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CONSumer Energy Efficient Decision Making (CONSEED) 

Coordinator of H2020 project CONSEED under EE-08-2016 of the Societal Challenges pillar.

2016 - 2019




There is currently a large knowledge gap in terms of understanding how consumers make decisions which involve an energy consumption component.   In particular, it is unclear which factors are salient in consumers’ decisions, the relative importance of these factors and how these factors change by consumer group and product type.  It has long been recognised that consumers fail to minimize the total costs of their energy-consuming investments due to a range of market and non-market based failures. This has become known as the ‘Energy Efficiency Gap’.   A better understanding of consumer behaviour is particularly important when it comes to addressing this gap and encouraging more efficient purchases.  Specifically, how important is energy consumption information in the consumer decision making process and how does this change depending on the consumer type, location and the product in question?  CONSEED addresses these issues through the use of randomised controlled field trials, discrete choice experiments and focus groups in Ireland, Norway, Spain, Greece and Slovenia.

ERC: Grid Integration of Renewables 

Principal Investigator in ERC:GI a project under the Programme

for Research in Third-Level Institutions (PRTLI5) and co-funded

under the European Regional Development Fund (ERDF).

2011 - 2016


This project examines various aspects of the economics of integrating demand side resources onto the electricity grid and consumer behaviour with respect to electricity consumption.  Aspects examined include the examination of smart electricity meters, electric vehicles, electrical appliances and energy efficiency investments.

Nudging Energy Efficient Purchasing Decisions (NEEPD) 

Principal Investigator of IRC New Horizons Project

2015 - 2018


This project involves an experimental retail trial to investigate firstly if displaying monetary cost information on a range of electrical appliances would encourage consumers towards the purchase of more efficient appliances. It brings together the disciplines of behavioural economics and information systems in a novel way to conduct a field experiment to investigate if providing personalised usage information would encourage people towards more efficient purchases.

Energy Systems Integration Partnership Programme (ESIPP) 

TCD Funded Investigator examining

Sustainable Energy Use at Data Centres

2016 - 2020


In 2012, data centres in Ireland consumed 6.4% of the national average electricity supply, a figure which is expected to double by 2022.  Much of this electricity is consumed by computing equipment which generates heat.  Currently this waste heat is considered a negative externality, however, novel emerging technologies offer the potential to convert this waste heat into uses such as space and water heating and to more actively manage the electricity demand.  This project will investigate the economic costs and benefits of utilising the waste heat and options for dynamic management of electricity demand for data centres.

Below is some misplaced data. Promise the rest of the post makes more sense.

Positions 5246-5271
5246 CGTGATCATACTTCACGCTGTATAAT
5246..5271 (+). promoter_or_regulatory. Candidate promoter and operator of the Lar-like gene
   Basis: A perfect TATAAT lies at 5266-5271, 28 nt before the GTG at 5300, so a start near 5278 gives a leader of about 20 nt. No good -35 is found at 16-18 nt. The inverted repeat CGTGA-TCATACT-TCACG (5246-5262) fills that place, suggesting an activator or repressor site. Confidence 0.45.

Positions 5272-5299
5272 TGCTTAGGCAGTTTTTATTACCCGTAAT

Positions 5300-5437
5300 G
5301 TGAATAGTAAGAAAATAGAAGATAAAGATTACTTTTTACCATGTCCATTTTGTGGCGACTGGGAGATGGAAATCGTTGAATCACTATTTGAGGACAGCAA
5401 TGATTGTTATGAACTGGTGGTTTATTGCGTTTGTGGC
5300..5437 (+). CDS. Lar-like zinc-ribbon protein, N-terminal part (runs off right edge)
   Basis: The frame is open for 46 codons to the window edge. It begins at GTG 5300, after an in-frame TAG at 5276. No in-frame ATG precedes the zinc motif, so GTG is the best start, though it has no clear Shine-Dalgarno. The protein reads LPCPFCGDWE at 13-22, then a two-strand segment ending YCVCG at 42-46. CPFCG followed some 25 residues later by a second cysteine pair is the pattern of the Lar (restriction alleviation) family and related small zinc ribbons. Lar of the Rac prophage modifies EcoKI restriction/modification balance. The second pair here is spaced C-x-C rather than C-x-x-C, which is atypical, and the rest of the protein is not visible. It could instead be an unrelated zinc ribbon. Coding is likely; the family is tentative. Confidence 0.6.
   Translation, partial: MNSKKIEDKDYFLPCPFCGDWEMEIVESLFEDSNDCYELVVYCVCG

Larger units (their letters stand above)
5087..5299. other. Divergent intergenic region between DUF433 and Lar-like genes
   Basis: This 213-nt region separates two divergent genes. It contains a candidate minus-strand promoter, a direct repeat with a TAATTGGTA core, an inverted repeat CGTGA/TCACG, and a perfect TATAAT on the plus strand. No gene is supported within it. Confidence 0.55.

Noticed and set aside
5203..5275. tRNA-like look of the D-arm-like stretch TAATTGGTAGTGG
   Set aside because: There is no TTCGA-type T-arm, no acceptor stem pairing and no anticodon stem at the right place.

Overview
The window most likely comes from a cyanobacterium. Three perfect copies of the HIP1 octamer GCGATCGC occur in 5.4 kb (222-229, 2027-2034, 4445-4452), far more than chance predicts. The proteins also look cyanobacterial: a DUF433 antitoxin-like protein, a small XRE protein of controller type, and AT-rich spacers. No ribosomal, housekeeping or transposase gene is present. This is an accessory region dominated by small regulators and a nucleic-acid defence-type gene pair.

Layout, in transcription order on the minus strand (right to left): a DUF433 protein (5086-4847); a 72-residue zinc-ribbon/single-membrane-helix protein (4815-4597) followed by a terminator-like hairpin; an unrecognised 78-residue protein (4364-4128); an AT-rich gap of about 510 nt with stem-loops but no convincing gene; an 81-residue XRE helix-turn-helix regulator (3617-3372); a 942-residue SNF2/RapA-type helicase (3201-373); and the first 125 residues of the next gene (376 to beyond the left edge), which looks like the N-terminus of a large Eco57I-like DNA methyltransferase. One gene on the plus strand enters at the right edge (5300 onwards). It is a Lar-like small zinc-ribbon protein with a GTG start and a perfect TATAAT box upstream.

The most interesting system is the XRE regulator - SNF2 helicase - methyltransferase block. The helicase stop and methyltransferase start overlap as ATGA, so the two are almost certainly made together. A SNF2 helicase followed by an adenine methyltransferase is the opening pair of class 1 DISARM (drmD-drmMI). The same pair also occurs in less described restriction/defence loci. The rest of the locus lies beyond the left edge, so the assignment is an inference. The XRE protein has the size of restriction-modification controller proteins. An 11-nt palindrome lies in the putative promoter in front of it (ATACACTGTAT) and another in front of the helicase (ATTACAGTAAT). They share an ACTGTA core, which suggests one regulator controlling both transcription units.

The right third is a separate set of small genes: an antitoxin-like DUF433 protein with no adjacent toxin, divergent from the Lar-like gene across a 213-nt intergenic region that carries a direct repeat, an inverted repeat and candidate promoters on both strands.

This project is part of the wider Energy Systems Integration Partnership Programme (ESIPP).  ESIPP brings together a multidisciplinary, multi-institutional research team in Ireland with expertise in electricity, gas, water and data, with the relevant industry partners to focus on building the human capacity. ESIPP involves 23 academics from 7 institutions across Ireland.


SocialRES: Fostering socially innovative and inclusive strategies for empowering citizens in the renewable energy market of the future.  

European Commission funded Horizon 2020 project under call

LC-SC3-CC-1 of the Societal Challenges pillar.

2019 - 2022


This project examines social innovation initiatives in the energy sector and employs innovative techniques such as a Peer to Peer (P2P) crowd-investing for renewable energy sources (RES) projects, P2P lending and a virtual RES energy aggregator platform. The SocialRES team combines partners from a range of disciplines together with industry expertise to develop a comprehensive understanding of the strengths and limitations of the current renewable energy system to foster social innovation and to shape a roadmap for a future, more innovative system.


Professor Denny leads the Irish participation in the SocialRES project and joins a team of researchers from Germany, France, Spain, Italy, Portugal, Croatia, Romania and the UK.  Prof. Denny’s research explores factors affecting initial and continued involvement for customers who have already engaged with aggregators, crowd-funders and cooperatives and will also examine attitudes of the general public regarding engagement with future social innovation projects across 7 countries.

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